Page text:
There are currently two people in my network, both on the young side of middle age, who are thinking about changing their names. I should say that only one is thinking about it, since the other has already filed the paperwork with the local county court for a legal name change. And in this case, the individual is changing both first and last names...
All of us are familiar with changing from baby or little-kid names to more grown-up versions. My younger daughter, called Tina or Chrissy up through elementary school, came home one day from 7th grade and told her mother and me in no uncertain terms, “From now on, my name is Christine! Please call me that.” Or in my case, born “Stephen Michael Feldman” back in 1939, I was Stevie as a little kid, Steve probably from junior high on, “S. Michael” for a couple months in prep school until my favorite teacher, himself a WASP, made fun of it—“Here comes S. Michael Feldman, the renowned prep-school poet!”—and finally just plain (!) Stephen. Well, not exactly “finally.” In 1961, at age 21, I joined the spiritual association of Subud. Its Indonesian founder had the practice of giving his followers new, “spiritual” names. He believed that the first (and occasionally last) names he received for us would help us develop into our true and best selves. They were, he explained, prayers for this desired change to happen, and that every time someone used our new names, we would be moved a little closer to that goal. And so, in 1966, at my request, he gave me the name “Reynold.” He also recommended that we legalize our new names. Thus, in 1968 I officially changed my name and have been Reynold Feldman legally ever since. But wait! There’s more. Starting in 1970 I began verbalizing the Russian first name Ruslan in my active-meditation Subud practice, where individuals often verbalize as well as move. I thought it might be for our second child, Christine, mentioned above, born in 1971. That name kept coming back to me, so in summer 2009 I wrote to our founder’s daughter, who answered that that first name was really meant for me. So I decided to keep it informally as my second name, since I’d gotten rid of my birth second name, Michael, in the legal name change.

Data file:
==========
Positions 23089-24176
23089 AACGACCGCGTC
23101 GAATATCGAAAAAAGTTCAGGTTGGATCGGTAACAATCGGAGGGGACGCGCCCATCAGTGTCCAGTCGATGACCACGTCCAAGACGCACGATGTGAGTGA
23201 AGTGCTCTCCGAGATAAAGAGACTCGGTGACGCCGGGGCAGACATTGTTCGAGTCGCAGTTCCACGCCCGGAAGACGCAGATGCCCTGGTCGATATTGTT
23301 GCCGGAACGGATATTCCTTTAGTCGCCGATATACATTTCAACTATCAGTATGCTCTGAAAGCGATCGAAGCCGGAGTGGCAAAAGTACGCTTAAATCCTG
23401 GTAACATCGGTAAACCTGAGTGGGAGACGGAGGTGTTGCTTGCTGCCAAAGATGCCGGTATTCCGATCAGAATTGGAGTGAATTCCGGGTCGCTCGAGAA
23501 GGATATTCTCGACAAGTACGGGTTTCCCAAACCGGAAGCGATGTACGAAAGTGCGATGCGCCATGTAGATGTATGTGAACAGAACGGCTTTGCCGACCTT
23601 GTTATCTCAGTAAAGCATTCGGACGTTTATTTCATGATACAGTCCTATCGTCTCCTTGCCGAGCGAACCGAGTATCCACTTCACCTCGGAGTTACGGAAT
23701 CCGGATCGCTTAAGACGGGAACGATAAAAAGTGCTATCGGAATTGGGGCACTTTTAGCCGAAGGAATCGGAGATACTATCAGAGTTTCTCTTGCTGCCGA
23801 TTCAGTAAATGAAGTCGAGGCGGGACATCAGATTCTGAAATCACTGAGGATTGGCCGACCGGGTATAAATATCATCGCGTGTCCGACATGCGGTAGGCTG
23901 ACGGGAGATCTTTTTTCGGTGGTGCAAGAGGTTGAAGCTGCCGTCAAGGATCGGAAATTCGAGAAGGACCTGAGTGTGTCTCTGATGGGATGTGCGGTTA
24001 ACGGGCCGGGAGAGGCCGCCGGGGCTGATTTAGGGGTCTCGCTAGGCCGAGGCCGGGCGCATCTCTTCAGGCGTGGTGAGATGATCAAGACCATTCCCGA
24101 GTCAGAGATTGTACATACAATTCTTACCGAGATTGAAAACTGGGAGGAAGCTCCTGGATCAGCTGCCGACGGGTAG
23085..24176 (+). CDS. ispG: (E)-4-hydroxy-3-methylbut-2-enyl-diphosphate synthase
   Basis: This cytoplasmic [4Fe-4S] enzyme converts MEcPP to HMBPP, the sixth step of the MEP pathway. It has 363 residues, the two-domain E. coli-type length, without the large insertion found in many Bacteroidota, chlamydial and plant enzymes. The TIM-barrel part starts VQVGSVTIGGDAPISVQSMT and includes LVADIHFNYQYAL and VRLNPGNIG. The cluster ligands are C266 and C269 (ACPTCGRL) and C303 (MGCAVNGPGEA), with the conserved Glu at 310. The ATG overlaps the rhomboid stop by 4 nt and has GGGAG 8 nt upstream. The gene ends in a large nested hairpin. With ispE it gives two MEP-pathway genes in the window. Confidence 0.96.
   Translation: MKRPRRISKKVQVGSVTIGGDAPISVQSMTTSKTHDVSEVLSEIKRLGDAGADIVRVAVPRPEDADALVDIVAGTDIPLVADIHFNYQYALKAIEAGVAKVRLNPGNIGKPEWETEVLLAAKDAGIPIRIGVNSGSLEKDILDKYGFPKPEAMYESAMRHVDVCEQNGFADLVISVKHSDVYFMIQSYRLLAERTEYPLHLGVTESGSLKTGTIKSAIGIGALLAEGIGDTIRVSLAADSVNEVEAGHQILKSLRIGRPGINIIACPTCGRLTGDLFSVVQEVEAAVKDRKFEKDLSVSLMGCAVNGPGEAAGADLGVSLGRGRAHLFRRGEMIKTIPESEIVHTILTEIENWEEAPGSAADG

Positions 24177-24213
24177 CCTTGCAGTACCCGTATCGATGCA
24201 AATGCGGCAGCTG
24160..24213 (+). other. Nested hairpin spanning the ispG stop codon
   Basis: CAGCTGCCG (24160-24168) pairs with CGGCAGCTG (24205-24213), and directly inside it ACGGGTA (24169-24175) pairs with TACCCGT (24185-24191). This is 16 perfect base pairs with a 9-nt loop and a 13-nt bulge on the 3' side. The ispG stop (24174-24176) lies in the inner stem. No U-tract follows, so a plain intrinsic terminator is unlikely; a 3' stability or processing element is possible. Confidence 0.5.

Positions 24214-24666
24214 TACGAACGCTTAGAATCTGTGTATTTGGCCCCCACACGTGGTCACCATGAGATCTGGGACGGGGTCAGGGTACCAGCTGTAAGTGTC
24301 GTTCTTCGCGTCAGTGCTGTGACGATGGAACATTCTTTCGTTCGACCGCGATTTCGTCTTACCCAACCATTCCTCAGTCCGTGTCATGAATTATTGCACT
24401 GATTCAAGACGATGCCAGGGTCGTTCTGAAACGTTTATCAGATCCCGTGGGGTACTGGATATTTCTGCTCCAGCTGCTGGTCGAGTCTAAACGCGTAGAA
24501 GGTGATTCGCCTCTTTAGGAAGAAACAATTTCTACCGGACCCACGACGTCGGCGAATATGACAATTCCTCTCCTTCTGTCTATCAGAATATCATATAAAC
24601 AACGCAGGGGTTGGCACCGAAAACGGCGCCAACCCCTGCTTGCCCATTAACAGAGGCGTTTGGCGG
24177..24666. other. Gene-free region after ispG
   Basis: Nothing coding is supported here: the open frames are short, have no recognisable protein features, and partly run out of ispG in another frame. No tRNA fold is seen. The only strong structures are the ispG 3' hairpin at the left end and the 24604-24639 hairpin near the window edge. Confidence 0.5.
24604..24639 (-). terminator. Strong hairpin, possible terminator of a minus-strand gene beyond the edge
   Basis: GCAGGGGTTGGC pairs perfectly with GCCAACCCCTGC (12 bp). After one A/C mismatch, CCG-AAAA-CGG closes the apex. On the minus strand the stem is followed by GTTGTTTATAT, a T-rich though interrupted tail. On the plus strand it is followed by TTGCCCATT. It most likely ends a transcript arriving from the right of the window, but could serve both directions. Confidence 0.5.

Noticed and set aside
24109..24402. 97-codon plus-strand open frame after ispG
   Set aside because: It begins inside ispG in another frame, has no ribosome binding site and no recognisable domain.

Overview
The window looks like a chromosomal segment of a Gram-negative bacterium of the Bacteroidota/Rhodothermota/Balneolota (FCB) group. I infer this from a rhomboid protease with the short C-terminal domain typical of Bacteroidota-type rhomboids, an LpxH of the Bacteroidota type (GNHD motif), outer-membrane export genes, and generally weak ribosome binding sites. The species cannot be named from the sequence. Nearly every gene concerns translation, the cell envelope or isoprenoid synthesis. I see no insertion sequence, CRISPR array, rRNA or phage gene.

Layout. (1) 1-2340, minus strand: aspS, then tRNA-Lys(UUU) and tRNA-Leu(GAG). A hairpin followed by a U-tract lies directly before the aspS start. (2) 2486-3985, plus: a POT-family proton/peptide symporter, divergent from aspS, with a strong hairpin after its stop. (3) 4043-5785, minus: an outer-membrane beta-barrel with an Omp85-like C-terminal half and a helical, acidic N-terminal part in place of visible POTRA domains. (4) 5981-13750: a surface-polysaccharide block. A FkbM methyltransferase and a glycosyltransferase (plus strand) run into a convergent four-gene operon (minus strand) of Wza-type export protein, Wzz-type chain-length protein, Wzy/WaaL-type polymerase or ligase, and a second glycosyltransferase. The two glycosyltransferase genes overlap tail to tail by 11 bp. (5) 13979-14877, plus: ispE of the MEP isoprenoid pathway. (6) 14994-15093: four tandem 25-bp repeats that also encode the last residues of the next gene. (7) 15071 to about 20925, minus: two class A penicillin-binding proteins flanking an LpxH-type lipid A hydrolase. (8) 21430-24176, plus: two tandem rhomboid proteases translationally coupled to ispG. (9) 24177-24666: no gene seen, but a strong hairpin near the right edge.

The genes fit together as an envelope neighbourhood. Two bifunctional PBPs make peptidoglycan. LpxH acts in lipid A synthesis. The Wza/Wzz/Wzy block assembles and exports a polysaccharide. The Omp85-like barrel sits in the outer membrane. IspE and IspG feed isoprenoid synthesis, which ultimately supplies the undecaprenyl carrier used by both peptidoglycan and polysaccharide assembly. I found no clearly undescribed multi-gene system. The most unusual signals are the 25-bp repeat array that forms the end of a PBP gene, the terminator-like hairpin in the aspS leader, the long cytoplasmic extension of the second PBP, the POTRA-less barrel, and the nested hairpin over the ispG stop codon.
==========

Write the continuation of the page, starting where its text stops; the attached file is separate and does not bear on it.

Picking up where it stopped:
Nomen est omen, the Latin motto instructs: “Names are full of numinous energy.” In Exodus, God refuses to give Moses a straight answer when asked for His name. When He finally does reply, He says, “I am who I am.” Thanks a lot, Moses seems to respond, then moves on to talk with Pharaoh. You know the rest. But even in small matters, if you run into someone who knows your name and says it while you’ve forgotten theirs and stumble on with an “Oh, hi!,” the other person is one up on you. There’s lots more to say on this topic, but I’ll end with two simple questions: What did you say your name was? And, are you sure?